Category Archives: Beverages

Spicy Mango Aguas Frescas

Spicy Mango Aguas FrescasNew York City has reached a level of heat and humidity that can only be solved with one big cleansing thunderstorm. The trouble is, we don’t really get thunderstorms in New York City—maybe three times a year, and they’re never as spectacular as the storms in Texas.

I recall many times over the course of my childhood where my whole family would gather on our covered porch to watch the rain. Sounds dull, but when you live in a place that’s almost always teetering on the edge of drought, heavy thunder-and-lightning temperature-dropping rain is a thing to see.Spicy Mango Aguas FrescasI had forgotten all about watching thunderstorms until I visited my older sister last summer. We had spent all morning boating on Lake Austin, where it was sunny and very hot (because Texas). By time we all got home and cleaned up though, the skies were ominous and the air was so thick, walking outside was more akin to swimming than anything else (because Texas).Spicy Mango Aguas FrescasSpicy Mango Aguas FrescasWhen thunder started cracking, my sister broke out the blender, made some watermelon aguas frescas, and shuffled us all (three geriatric dogs included) out onto the covered porch to watch the storm. I don’t remember what we talked about out there, but I know I’ll remember watching that storm with (almost) all my favorite people and those cool lime-scented watermelon aguas frescas for a long time.

And also how my sister and I put on head lamps and took jigsaw puzzling to a new level as the storms continued and the electricity went out three hours later.Spicy Mango Aguas FrescasBut back to aguas frescas. I should probably explain what they are. That’s a good place to start, right? Aguas frescas are a blended beverage made of water, ripe fresh fruit, and sugar, that are popular in Mexico and parts of the U.S. They’re super refreshing and make for a great non-alcoholic option on hot summer days.

I love my sister’s watermelon version, but I got the idea for these Spicy Mango Aguas Frescas last weekend and just had to figure them out. It only took one try—when you’re blending mango, lime, and jalapeño, you’re all but guaranteed to have great results.Spicy Mango Aguas FrescasSpicy Mango Aguas Frescas begin with a jalapeño simple syrup. This is the most difficult part of the entire process. Heat equal parts sugar and water with two split jalapeños until the sugar has dissolved.Spicy Mango Aguas FrescasLet it steep until the syrup has a good amount of heat…Spicy Mango Aguas Frescas…and strain it out.Spicy Mango Aguas FrescasSo, yeah, not difficult at all. This recipe makes more than you’ll need for aguas frescas, but you can keep jalapeño simple syrup in the fridge for weeks on end. It goes well in cocktails and mocktails too—you won’t have any trouble finding excuses to use this combination of sweetness and heat, I promise.Spicy Mango Aguas FrescasPour 1/2 cup of your jalapeño simple syrup into a blender, along with some fresh lime juice, water, and 3 cups of fresh mango chunks.Spicy Mango Aguas FrescasBlitz it all until smooth…Spicy Mango Aguas FrescasSpicy Mango Aguas Frescas…and strain out the pulp.Spicy Mango Aguas FrescasPour it over ice and garnish with lime slices. And maybe some of those paper straws you bought at Target four years ago and keep forgetting about.Spicy Mango Aguas FrescasIf you love mango and sweet heat, this is the drink for you. Spicy Mango Aguas Frescas have a rich, sweet mango flavor and a bit of a kick from the jalapeño simple syrup, while the lime and water balance it all out. This is what summer tastes like. For me, anyway.Spicy Mango Aguas FrescasWe have storms in the forecast later this week. I’d love to invite you all over to watch them and drink some Spicy Mango Aguas Frescas on a covered porch, but this is New York and nobody watches storms. Also, I don’t have a covered porch.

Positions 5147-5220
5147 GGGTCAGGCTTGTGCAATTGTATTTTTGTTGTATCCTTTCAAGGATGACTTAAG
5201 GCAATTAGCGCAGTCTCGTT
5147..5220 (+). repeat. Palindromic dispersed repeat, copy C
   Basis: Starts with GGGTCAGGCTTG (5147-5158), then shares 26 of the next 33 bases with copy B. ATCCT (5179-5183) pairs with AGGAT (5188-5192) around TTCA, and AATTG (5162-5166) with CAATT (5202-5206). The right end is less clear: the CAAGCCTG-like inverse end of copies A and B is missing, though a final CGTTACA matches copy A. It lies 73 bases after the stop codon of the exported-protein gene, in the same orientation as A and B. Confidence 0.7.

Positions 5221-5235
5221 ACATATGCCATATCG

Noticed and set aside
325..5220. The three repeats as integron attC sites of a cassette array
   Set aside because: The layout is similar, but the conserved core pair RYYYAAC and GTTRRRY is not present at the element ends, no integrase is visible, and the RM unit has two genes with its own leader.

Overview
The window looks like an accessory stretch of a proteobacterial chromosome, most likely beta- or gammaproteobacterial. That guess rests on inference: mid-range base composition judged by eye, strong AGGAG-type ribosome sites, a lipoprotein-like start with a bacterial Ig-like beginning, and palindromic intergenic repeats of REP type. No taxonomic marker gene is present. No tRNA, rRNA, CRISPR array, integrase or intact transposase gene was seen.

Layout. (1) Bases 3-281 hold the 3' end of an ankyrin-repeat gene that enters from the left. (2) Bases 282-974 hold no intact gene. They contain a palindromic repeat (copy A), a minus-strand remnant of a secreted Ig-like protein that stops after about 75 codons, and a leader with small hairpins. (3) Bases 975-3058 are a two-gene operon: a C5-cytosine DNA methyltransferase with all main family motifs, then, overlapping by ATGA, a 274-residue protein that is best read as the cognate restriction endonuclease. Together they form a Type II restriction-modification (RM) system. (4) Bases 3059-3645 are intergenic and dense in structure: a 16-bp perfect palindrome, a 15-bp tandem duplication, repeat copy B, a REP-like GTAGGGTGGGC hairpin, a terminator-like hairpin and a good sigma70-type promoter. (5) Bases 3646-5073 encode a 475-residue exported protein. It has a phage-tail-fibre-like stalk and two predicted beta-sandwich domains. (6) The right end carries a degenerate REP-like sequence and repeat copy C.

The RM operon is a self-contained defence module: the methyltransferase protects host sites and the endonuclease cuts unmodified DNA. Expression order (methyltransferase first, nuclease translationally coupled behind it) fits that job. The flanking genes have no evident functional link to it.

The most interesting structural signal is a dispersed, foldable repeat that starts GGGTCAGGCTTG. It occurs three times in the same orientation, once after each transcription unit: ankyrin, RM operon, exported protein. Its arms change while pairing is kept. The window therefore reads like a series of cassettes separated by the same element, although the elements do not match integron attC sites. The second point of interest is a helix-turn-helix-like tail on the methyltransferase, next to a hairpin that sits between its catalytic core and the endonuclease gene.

It’s the thought that counts though, right?Spicy Mango Aguas Frescas

Spicy Mango Aguas Fresca
makes about 6 servings

3 cups fresh mango chunks (about 2 large mangos)
1/2 cup jalapeño simple syrup (recipe below)
1/4 cup fresh lime juice
2-3 cups water
ice, for serving
lime slices, for serving (optional)

Combine mango chunks, simple syrup, lime juice, and 2 cups of water in a high-powered blender. Put on the lid and blend on medium speed until smooth. Taste for sweetness and heat, and add another cup of water, if desired (I did).

Place a mesh strainer over a large mixing bowl. Pour mixture through the strainer, pressing the pulp to get as much liquid as possible. Discard pulp.

To serve, place a few ice cubes in each of 6 small glasses. Divide aguas frescas among glasses. Garnish with lime slices.

Leftover agua fresca may be kept in an airtight container in the refrigerator for up to 2 days. Mixture will separate over time; stir before serving.

Jalapeño Simple Syrup
makes about 1 1/2 cups

1 cup granulated sugar
1 cup water
2-3 fresh jalapeños, stemmed and halved

Combine all ingredients in a small saucepan over medium-high heat. Bring to a simmer, stirring frequently, until sugar has dissolved (about 5 minutes). Remove from heat. Let cool for 45-60 minutes, or until the concentration of flavor/heat is to your liking. Strain out jalapeño halves and any seeds. Store simple syrup in an airtight container in the refrigerator.Spicy Mango Aguas FrescasSpicy Mango Aguas Frescas

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Wassail

Wassail {Non-Alcoholic}My family didn’t do any holiday baking when I was growing up and we’ve never been much for big holiday traditions, but it just wouldn’t be Christmas without my mom’s Wassail.

Wassail {Non-Alcoholic}Yes, Wassail. Like hot mulled cider.

Like “Here We Come A-wassailing.”

Does that song make anyone else automatically think of A Claymation Christmas Celebration, where they go a-waffling? No? Just me?

Whatever happened to the California Raisins?!

Anyway…